According to a article by BBC News published in January 2017, last year was estimated to have seen the highest number of first time buyers since 2007.
The government Help to Buy schemes and low mortgage rates have made buying a home a much easier undertaking for many first-time buyers.
Despite this, finance is only one of a number of matters to consider in property transactions. Here are five things that a first-time buyer should consider when purchasing their first home:
1. Should I buy Freehold or Leasehold property?
Owning the freehold of a property means owning the property itself and the land it stands on outright. You own the title absolutely and are known as the 'freeholder'. Freehold is usually the preferred and more straightforward option.
Owning a leasehold interest in a property means having a right of occupation for a certain period of time in return for paying a rent. These could be for a relatively short period of time, perhaps 10-20 years, and charge a regular monthly or quarterly rent. Alternatively, they could also be long term lease, often 90-100 years, and are bought for a lump sum, called a premium.
Leaseholders will usually have to pay annual services charges and ground rent. There may also be restrictions with regards to owning pets or subletting. It is a less permanent form of tenure and the landlord can in some circumstances end the lease prematurely.
On the other hand, purchasing a freehold interest is often a much larger and more involved undertaking. If you are looking for a temporary form of ownership leasehold may be more appropriate, whereas if you are looking to settle in an area freehold might be more satisfactory.
2. What to look for when inspecting a property and when to have a survey carried out?
The seller has very limited duties to disclose matters regarding the property to you, and you should therefore always carry out a number of checks to find out as much about the property as you can. You can then make a fully informed decision as to whether to proceed and purchase the property.
Amongst other things, it is worth having a survey to check for the following:
- Moisture problems, signs of damp, leaks or water damage
- Examine the walls for cracks or loose plaster. Hairline cracks can be expected but major cracks would be cause to instruct a surveyor.
- Cracking paint or condensation on windows and doors.
- Are there cracked and broken roof tiles? Issues with roofing can be expensive to put right.
- Are there any large trees growing too close to the property? Roots can cause structural issues with the building and may be subject to Tree Preservation Orders.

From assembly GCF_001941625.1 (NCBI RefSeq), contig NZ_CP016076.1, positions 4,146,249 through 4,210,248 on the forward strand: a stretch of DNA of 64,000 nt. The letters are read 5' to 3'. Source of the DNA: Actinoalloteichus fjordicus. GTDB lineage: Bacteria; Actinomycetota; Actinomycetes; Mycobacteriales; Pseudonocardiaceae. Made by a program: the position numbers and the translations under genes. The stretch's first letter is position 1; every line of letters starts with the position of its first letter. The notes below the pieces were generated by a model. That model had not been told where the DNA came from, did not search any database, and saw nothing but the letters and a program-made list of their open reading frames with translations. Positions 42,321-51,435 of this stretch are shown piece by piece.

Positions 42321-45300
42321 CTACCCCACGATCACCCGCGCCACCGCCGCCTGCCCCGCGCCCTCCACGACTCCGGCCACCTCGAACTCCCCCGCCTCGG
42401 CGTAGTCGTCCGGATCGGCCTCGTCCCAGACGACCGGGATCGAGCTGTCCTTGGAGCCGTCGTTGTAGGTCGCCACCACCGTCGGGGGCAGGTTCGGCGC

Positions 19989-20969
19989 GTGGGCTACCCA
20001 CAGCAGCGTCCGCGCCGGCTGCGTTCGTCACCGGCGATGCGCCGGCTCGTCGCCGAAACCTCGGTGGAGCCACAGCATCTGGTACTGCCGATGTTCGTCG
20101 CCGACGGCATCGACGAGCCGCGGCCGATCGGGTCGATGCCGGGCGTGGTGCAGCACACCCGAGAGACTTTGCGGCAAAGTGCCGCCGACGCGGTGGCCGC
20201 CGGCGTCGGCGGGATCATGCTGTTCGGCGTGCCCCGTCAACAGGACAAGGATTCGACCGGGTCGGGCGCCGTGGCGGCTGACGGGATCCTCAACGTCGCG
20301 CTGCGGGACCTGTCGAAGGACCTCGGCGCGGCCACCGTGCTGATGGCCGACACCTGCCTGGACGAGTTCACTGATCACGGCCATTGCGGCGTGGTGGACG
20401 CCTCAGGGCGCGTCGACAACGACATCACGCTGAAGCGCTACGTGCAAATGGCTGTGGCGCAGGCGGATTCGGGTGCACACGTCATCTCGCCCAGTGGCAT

These are just a few examples of what to look out for when viewing a property and deciding whether to have a survey carried out. If you identify one or more of the above issues, a survey would provide you with an in-depth report of any issues and will ensure you are buying the property with the full knowledge of its condition.
3. Funding the purchase. What is involved?
Your first step when looking to buy a property is to meet with a financial adviser who will be able to ascertain your affordability and discuss what finance options are available to you. If you chose to take out a mortgage, your solicitor will report to you on the mortgage offer and will also act for the mortgage company during the transaction.
If you are a cash purchaser or are receiving a gifted deposit from a family member, your solicitor will require evidence of the source of those funds in order to satisfy Money Laundering Regulations.
Whatever form of finance is chosen, you should always consider carefully whether it is suitable for your requirements and whether you will be able to repay any loan. Such loans are very likely to be secured against the property itself and the lender may have certain rights to enforce any default in payment, including applying for the property to be sold.
4. Why does my solicitor need to investigate the Title?
It is important that your solicitor investigates the property title. This will reveal any covenants or restrictions to which the property is subject. For example, any rights of way or charges or restrictions that you would want the seller to remove prior to completion. Finally, any covenants that you as the owner would be subject to in relation to the use or development of the property.
5. Why should I instruct my solicitor to carry out conveyancing searches?
Searches are used to identify additional information about a property that would not otherwise be known. A local search, for example, may highlight planning permission issues or whether there are conservation areas, railway tracks or roadworks in the proximity of the property that may affect the quality of life in your new home. An environmental search will reveal, among other things, potential issues with subsidence or contaminated land.
It is for the above reasons that it is important that the relevant searches are carried out prior to an exchange of contracts, in order that you are fully informed before committing to buy a property.
Clapham & Collinge property experts understand the difficulties that can come with buying a property, particularly for first time buyers who are new to the process, we have created a downloadable Conveyancing Jargon Buster PDF to assist anyone looking to buy their first home. For more details on any property related issues, please contact us on 01603 693500 or email us using the 'Make an enquiry' form. Appointments available at our Norwich, North Walsham, Brooke and Sheringham offices.